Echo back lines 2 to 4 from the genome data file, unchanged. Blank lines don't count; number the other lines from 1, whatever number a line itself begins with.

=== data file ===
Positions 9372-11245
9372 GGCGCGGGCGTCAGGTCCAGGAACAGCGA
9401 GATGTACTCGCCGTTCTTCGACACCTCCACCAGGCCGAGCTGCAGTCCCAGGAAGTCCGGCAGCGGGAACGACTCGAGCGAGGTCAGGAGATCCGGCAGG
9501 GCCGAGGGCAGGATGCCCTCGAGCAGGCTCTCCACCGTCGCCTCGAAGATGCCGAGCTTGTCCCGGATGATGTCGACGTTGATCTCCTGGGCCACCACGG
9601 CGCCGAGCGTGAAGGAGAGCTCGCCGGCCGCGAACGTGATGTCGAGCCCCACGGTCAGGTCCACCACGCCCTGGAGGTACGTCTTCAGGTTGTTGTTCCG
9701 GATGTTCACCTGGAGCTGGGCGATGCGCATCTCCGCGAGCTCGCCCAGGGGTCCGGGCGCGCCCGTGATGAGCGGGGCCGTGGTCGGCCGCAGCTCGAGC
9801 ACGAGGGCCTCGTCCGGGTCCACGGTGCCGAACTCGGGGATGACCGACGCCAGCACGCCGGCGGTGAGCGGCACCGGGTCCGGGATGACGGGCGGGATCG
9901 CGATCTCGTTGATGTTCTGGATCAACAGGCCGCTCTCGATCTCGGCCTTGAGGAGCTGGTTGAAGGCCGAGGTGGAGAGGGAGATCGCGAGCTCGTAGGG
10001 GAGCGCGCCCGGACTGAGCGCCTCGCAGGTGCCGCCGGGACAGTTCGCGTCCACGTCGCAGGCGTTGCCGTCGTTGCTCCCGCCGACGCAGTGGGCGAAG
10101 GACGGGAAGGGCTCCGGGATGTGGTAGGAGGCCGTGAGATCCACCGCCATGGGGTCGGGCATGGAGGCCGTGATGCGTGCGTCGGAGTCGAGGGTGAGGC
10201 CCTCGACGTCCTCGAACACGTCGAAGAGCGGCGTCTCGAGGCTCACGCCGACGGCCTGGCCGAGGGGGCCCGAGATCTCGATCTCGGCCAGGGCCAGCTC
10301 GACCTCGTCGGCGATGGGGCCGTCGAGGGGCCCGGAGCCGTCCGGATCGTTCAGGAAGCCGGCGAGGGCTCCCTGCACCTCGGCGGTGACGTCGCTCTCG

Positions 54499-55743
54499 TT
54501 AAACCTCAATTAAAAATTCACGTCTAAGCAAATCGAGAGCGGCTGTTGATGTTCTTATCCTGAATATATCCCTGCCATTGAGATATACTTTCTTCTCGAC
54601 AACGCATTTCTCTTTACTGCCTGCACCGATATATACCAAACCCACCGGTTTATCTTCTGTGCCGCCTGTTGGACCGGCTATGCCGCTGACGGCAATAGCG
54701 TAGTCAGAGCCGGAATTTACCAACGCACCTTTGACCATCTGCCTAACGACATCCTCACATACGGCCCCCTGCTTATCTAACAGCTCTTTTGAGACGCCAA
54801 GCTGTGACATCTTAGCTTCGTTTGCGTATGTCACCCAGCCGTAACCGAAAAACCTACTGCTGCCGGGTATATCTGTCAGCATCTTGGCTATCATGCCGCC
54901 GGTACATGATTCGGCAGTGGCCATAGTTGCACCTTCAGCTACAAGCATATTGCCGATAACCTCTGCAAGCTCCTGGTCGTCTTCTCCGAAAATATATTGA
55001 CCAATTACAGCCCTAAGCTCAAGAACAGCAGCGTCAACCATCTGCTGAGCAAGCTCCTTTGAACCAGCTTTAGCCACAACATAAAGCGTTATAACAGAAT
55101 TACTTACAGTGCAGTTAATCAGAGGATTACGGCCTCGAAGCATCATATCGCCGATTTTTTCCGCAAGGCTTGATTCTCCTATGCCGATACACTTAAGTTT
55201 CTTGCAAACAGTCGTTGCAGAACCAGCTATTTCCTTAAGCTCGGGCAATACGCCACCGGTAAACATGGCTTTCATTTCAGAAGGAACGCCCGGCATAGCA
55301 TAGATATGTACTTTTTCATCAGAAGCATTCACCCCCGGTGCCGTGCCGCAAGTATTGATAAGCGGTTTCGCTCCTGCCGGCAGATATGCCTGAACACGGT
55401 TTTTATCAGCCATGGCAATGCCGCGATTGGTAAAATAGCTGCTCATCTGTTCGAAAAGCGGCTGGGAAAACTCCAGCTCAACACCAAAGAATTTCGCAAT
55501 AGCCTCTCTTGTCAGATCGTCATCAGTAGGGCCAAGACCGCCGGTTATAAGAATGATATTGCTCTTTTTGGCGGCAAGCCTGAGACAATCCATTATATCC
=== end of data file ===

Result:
9372 GGCGCGGGCGTCAGGTCCAGGAACAGCGA
9401 GATGTACTCGCCGTTCTTCGACACCTCCACCAGGCCGAGCTGCAGTCCCAGGAAGTCCGGCAGCGGGAACGACTCGAGCGAGGTCAGGAGATCCGGCAGG
9501 GCCGAGGGCAGGATGCCCTCGAGCAGGCTCTCCACCGTCGCCTCGAAGATGCCGAGCTTGTCCCGGATGATGTCGACGTTGATCTCCTGGGCCACCACGG